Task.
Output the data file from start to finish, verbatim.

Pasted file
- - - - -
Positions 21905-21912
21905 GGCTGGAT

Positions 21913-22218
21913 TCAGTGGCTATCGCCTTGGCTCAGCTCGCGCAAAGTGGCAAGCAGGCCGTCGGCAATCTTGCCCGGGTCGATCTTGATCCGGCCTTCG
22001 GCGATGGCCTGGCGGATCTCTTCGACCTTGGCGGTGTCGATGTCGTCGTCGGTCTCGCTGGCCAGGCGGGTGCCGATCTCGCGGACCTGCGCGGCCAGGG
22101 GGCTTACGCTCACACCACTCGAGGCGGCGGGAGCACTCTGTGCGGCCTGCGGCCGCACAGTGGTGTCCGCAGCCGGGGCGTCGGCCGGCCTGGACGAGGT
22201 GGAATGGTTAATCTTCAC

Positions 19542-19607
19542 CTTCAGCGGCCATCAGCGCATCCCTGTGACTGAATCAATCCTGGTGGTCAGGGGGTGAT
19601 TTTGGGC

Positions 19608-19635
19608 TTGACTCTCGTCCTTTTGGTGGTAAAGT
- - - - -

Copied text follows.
Positions 21905-21912
21905 GGCTGGAT

Positions 21913-22218
21913 TCAGTGGCTATCGCCTTGGCTCAGCTCGCGCAAAGTGGCAAGCAGGCCGTCGGCAATCTTGCCCGGGTCGATCTTGATCCGGCCTTCG
22001 GCGATGGCCTGGCGGATCTCTTCGACCTTGGCGGTGTCGATGTCGTCGTCGGTCTCGCTGGCCAGGCGGGTGCCGATCTCGCGGACCTGCGCGGCCAGGG
22101 GGCTTACGCTCACACCACTCGAGGCGGCGGGAGCACTCTGTGCGGCCTGCGGCCGCACAGTGGTGTCCGCAGCCGGGGCGTCGGCCGGCCTGGACGAGGT
22201 GGAATGGTTAATCTTCAC

Positions 19542-19607
19542 CTTCAGCGGCCATCAGCGCATCCCTGTGACTGAATCAATCCTGGTGGTCAGGGGGTGAT
19601 TTTGGGC

Positions 19608-19635
19608 TTGACTCTCGTCCTTTTGGTGGTAAAGT